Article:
World Library  
Flag as Inappropriate
Email this Article

Cherry Bowl

Cherry Bowl (defunct)
poster from the 1985 Cherry Bowl
Stadium Pontiac Silverdome
Operated 1984-1985
Succeeded by Motor City Bowl
1985 matchup
Maryland over Syracuse (35-18)

The Cherry Bowl was an annual post-season college football bowl game played in the Pontiac Silverdome in Pontiac, Michigan, in 1984 and 1985.[1] The Cherry Bowl is noteworthy as an early attempt to bring a game to chilly Michigan, years before the successful Motor City Bowl (later known as the Little Caesars Pizza Bowl). The Cherry Bowl and Motor City Bowl were played at the Pontiac Silverdome (the Motor City Bowl eventually moved the Ford Field). However, the bowl was not financially viable, and folded after its second year. The Quick Lane Bowl has since replaced the Cherry Bowl as a northern dome bowl game.

The Cherry Bowl inaugural 1984 game drew more than 70,000 to an Army-Michigan State matchup. This game is noteworthy as Army's first-ever bowl appearance. For 1985, the bowl ambitiously promised $1.2 million to each team, the fifth-highest payout among all bowls.

The National Anthem, Half-time, and post-game shows were performed by area high school marching bands. For the 1984 game, the National Anthem and the post-game show were performed by the Marching Railroaders from Durand, Michigan.

The mid-1980s were a time of upheaval in college football. The end of NCAA control over television rights resulted in a major increase in televised games, and TV rights fees dropped sharply amid the resulting glut, something not anticipated by the Cherry Bowl organizers.[2] Adding to their problems, without the local Michigan State team attendance for the 1985 game between Maryland and Syracuse fell by nearly 20,000.

Negotiations with General Motors to become the game's title sponsor failed. Unable to meet its payout obligation and more than $1 million in debt, the Cherry Bowl folded.[2]

Game results

Date played Winning team Losing team
December 22, 1984 Army 10 Michigan State 6 notes
December 21, 1985 Maryland 35 Syracuse 18 notes

See also


  1. ^ Foldesy, Jody. "Bowls burgeon as big business", The Washington Times. December 21, 1997. Page A1.
  2. ^ a b The Fifty-Year Seduction: How Television Manipulated College Football, from the Birth of the Modern NCAA to the Creation of the BCS, by Keith Dunnavant, 2004, pg. 197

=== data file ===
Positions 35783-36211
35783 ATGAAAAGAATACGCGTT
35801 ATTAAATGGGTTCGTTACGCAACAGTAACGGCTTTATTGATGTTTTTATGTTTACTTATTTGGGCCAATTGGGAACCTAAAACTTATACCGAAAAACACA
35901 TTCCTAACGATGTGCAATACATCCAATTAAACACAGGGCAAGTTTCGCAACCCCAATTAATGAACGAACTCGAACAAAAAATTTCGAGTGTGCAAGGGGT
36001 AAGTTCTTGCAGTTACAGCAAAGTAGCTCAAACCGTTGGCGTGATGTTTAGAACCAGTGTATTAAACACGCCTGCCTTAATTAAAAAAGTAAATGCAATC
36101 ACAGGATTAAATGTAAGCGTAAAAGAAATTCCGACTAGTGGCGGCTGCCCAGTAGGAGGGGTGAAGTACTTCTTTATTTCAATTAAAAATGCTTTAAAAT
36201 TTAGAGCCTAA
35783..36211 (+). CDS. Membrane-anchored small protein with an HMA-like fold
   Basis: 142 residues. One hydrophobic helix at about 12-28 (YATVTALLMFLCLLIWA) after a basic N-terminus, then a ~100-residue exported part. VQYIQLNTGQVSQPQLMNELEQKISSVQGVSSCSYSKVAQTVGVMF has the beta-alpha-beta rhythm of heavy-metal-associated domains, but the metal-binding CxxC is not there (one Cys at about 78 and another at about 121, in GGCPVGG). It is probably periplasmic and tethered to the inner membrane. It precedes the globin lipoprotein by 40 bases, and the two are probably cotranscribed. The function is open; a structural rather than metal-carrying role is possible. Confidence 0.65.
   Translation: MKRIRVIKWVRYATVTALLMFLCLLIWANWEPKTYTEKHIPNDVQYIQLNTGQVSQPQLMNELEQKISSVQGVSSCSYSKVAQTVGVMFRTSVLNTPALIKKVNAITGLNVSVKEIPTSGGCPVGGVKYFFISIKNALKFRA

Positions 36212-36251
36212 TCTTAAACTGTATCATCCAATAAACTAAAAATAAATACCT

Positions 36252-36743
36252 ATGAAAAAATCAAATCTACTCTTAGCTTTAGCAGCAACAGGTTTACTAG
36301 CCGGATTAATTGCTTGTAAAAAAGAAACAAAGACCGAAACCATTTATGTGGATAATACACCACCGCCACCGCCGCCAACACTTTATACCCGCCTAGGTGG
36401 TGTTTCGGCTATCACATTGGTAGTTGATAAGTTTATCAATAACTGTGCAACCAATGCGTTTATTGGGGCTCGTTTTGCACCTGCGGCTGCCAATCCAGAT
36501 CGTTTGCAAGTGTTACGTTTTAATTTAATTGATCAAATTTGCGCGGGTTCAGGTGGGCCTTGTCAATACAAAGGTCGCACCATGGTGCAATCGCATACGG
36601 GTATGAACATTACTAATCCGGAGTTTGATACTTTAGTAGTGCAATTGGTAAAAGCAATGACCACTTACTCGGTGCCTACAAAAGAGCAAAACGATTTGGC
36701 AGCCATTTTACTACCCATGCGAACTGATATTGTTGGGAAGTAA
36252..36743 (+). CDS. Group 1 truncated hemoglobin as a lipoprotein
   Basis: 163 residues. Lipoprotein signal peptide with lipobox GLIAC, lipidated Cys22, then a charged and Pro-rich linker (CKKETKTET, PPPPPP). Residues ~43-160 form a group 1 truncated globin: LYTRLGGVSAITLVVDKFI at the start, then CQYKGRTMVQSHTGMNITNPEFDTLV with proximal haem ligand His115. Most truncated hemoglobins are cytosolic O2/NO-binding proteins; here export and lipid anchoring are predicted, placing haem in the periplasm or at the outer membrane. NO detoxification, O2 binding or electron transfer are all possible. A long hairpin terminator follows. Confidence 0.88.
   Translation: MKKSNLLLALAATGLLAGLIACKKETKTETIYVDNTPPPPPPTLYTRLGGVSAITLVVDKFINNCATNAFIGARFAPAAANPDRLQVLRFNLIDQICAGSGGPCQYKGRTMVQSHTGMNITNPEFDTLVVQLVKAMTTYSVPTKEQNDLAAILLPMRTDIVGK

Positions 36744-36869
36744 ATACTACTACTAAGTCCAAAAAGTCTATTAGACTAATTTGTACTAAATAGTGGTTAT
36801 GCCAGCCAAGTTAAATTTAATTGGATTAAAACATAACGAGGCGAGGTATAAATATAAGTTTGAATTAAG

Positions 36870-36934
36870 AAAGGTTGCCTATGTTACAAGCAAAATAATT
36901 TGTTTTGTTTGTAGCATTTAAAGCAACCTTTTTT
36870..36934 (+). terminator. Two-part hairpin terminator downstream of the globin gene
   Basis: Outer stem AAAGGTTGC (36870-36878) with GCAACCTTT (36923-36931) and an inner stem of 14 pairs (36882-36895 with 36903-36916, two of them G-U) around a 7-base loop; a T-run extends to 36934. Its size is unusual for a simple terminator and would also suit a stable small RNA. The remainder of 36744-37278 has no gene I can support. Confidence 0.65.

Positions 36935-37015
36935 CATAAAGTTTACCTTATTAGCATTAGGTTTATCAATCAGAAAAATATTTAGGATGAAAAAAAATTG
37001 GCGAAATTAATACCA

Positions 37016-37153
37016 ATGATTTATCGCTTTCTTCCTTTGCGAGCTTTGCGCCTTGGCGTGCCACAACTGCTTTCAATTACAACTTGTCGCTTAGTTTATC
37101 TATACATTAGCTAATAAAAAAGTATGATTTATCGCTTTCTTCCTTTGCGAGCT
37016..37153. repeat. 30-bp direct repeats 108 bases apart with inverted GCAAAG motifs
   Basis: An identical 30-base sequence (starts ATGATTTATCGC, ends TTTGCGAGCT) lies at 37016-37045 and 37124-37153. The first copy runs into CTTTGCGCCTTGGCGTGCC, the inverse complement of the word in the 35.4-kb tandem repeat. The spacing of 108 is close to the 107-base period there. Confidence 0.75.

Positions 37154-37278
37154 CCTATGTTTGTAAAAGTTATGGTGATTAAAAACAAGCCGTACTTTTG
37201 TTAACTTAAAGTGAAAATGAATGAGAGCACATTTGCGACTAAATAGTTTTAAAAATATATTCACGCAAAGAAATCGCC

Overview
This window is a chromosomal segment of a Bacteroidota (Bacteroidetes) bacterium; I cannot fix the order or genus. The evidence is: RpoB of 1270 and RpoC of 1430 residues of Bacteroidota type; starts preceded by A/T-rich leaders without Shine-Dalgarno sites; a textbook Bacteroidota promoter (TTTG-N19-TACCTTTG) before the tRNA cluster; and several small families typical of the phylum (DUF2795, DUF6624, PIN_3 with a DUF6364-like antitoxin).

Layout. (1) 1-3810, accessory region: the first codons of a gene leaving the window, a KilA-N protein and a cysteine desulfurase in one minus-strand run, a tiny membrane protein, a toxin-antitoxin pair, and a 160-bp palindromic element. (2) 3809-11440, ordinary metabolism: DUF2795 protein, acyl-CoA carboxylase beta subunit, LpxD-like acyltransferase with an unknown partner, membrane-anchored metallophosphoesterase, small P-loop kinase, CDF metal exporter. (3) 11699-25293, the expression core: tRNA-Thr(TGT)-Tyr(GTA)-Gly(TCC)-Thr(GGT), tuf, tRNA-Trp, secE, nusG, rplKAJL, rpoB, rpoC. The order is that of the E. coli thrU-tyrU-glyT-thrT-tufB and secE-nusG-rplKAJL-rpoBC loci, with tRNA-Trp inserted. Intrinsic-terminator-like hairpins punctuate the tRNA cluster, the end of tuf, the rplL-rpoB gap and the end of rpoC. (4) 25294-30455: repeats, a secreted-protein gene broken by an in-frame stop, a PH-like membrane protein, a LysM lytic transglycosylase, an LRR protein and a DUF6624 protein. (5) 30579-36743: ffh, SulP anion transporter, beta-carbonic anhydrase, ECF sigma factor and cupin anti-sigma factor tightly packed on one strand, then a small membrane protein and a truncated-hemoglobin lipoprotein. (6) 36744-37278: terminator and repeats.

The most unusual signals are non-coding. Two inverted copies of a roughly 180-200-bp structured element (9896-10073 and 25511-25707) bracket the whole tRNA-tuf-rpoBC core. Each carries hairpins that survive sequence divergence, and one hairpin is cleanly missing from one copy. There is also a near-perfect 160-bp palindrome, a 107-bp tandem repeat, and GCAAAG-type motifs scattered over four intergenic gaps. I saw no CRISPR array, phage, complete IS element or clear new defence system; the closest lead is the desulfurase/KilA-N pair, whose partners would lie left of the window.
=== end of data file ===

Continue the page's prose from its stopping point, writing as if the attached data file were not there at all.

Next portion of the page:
This article was sourced from Creative Commons Attribution-ShareAlike License; additional terms may apply. World Heritage Encyclopedia content is assembled from numerous content providers, Open Access Publishing, and in compliance with The Fair Access to Science and Technology Research Act (FASTR), Wikimedia Foundation, Inc., Public Library of Science, The Encyclopedia of Life, Open Book Publishers (OBP), PubMed, U.S. National Library of Medicine, National Center for Biotechnology Information, U.S. National Library of Medicine, National Institutes of Health (NIH), U.S. Department of Health & Human Services, and, which sources content from all federal, state, local, tribal, and territorial government publication portals (.gov, .mil, .edu). Funding for and content contributors is made possible from the U.S. Congress, E-Government Act of 2002.
Crowd sourced content that is contributed to World Heritage Encyclopedia is peer reviewed and edited by our editorial staff to ensure quality scholarly research articles.
By using this site, you agree to the Terms of Use and Privacy Policy. World Heritage Encyclopedia™ is a registered trademark of the World Public Library Association, a non-profit organization.

Copyright © World Library Foundation. All rights reserved. eBooks from Project Gutenberg are sponsored by the World Library Foundation,
a 501c(4) Member's Support Non-Profit Organization, and is NOT affiliated with any governmental agency or department.